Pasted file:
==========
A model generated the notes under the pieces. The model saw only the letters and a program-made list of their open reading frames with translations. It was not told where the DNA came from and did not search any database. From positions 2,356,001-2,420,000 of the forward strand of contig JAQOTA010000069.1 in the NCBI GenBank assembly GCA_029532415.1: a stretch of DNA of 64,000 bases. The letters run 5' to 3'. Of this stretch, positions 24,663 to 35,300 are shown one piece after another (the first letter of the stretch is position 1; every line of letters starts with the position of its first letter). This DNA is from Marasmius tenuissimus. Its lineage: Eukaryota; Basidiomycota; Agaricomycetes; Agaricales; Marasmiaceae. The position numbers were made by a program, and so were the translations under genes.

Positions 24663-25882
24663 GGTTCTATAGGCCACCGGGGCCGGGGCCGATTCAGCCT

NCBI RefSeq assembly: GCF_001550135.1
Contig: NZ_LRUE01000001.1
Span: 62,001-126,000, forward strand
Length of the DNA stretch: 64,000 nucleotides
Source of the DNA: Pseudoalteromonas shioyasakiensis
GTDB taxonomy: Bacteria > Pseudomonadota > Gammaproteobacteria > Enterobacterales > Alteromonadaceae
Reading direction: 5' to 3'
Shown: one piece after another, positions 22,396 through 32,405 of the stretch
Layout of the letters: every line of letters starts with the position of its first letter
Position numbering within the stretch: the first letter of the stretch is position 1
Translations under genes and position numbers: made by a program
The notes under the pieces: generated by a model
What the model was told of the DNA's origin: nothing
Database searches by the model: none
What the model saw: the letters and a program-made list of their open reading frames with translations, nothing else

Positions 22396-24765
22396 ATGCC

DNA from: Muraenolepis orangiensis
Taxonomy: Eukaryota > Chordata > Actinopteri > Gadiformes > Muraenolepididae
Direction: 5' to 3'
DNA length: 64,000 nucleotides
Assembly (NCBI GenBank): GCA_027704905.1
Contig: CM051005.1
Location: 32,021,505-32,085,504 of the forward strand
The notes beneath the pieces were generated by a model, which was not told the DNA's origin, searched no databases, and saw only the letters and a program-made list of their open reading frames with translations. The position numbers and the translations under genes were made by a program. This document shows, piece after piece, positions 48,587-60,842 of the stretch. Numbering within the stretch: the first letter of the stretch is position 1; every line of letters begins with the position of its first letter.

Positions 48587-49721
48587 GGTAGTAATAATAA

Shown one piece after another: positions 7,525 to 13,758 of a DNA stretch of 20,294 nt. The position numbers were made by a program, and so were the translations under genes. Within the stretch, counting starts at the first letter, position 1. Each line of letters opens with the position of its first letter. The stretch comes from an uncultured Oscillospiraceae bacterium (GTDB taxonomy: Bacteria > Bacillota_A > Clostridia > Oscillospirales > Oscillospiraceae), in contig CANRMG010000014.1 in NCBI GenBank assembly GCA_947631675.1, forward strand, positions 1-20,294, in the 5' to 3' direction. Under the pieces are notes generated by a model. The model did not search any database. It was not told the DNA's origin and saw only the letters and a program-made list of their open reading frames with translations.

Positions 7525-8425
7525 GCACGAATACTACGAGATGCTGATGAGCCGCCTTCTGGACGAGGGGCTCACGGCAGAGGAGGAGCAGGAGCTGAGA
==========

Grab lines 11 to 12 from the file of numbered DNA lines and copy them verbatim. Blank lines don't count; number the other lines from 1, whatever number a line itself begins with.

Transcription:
Shown: one piece after another, positions 22,396 through 32,405 of the stretch
Layout of the letters: every line of letters starts with the position of its first letter